Cloud, or utility, computing serves up computing power, data storage or applications from one data center location over a grid to thousands or millions of users on a subscription basis. This general kind of cloud-for example, services provided online by Amazon EC2, Google Apps and known as a "public" cloud because any business or individual can subscribe.

Private cloud computing is a different take on the mainstream version, in that smaller, cloudlike IT systems within a firewall offer similar services, but to a closed internal network. This network may include corporate or division offices, other companies that are also business partners, raw-material suppliers, resellers, production-chain entities and other organizations intimately connected with a corporate mothership.

Industry observers are expecting big things from cloud computing. Gartner analysts in March 2009 said global cloud services revenue could move beyond $56.3 billion this year-from $46.4 billion in 2008-and grow to $150.1 billion in 2013. IDC is more conservative in its projections, calling for worldwide spending on cloud services to reach $42 billion by 2012.

Fujitsu has upgraded its green data center at its Sunnyvale, Calif., headquarters to the Tier III level in preparation for a launch early in 2010. This data center will be among the first to be made available for the new cloud services.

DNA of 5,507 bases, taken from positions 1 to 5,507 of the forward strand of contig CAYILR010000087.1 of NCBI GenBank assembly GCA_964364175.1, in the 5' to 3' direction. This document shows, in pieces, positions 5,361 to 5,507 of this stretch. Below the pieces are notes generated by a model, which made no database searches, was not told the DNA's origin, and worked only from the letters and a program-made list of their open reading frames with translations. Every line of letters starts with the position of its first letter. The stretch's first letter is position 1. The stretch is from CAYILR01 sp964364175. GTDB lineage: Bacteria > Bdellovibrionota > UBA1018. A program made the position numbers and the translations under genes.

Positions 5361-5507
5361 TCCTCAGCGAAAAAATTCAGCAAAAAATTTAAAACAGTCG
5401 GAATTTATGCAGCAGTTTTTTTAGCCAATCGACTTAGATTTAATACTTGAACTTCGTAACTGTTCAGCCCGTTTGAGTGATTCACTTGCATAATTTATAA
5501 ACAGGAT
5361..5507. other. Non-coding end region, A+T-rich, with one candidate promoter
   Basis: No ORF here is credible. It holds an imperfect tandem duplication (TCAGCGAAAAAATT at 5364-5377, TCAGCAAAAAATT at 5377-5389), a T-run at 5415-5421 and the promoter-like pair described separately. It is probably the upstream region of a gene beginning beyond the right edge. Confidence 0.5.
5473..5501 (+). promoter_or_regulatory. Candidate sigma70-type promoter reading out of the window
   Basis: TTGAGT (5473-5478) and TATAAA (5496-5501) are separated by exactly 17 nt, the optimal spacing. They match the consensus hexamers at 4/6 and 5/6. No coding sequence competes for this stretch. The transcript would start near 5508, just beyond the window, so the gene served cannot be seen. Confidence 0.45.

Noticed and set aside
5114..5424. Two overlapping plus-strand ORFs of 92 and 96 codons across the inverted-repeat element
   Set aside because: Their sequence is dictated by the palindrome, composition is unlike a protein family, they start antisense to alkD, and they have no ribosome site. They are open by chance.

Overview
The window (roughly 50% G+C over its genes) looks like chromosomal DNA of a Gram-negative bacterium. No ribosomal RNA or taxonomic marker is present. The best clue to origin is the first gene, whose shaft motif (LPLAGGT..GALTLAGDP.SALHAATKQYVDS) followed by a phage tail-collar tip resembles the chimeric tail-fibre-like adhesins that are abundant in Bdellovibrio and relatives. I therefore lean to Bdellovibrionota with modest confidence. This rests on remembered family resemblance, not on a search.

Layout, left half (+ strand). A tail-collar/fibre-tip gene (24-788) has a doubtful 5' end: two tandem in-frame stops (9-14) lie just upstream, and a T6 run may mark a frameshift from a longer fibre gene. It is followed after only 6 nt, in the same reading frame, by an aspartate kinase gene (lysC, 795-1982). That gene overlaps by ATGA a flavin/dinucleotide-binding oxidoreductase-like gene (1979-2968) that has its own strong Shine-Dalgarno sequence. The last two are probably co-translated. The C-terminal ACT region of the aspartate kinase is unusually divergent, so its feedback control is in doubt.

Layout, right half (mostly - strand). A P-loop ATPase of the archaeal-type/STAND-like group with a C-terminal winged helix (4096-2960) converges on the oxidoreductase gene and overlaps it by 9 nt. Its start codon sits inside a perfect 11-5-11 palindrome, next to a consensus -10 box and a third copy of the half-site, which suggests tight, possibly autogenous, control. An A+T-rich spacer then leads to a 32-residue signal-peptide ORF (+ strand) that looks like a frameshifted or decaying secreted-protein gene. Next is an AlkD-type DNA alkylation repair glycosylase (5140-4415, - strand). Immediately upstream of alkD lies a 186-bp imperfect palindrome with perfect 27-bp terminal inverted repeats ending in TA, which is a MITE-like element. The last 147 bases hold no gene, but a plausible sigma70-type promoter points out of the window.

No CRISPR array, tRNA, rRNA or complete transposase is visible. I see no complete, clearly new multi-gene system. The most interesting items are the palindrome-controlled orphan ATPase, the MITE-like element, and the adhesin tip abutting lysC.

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Chris Preimesberger Chris Preimesberger was named Editor-in-Chief of Features & Analysis at eWEEK in November 2011. Previously he served eWEEK as Senior Writer, covering a range of IT sectors that include data center systems, cloud computing, storage, virtualization, green IT, e-discovery and IT governance. His blog, Storage Station, is considered a go-to information source. Chris won a national Folio Award for magazine writing in November 2011 for a cover story on and CEO-founder Marc Benioff, and he has served as a judge for the SIIA Codie Awards since 2005. In previous IT journalism, Chris was a founding editor of both IT Manager's Journal and and was managing editor of Software Development magazine. His diverse resume also includes: sportswriter for the Los Angeles Daily News, covering NCAA and NBA basketball, television critic for the Palo Alto Times Tribune, and Sports Information Director at Stanford University. He has served as a correspondent for The Associated Press, covering Stanford and NCAA tournament basketball, since 1983. He has covered a number of major events, including the 1984 Democratic National Convention, a Presidential press conference at the White House in 1993, the Emmy Awards (three times), two Rose Bowls, the Fiesta Bowl, several NCAA men's and women's basketball tournaments, a Formula One Grand Prix auto race, a heavyweight boxing championship bout (Ali vs. Spinks, 1978), and the 1985 Super Bowl. A 1975 graduate of Pepperdine University in Malibu, Calif., Chris has won more than a dozen regional and national awards for his work. He and his wife, Rebecca, have four children and reside in Redwood City, Calif.Follow on Twitter: editingwhiz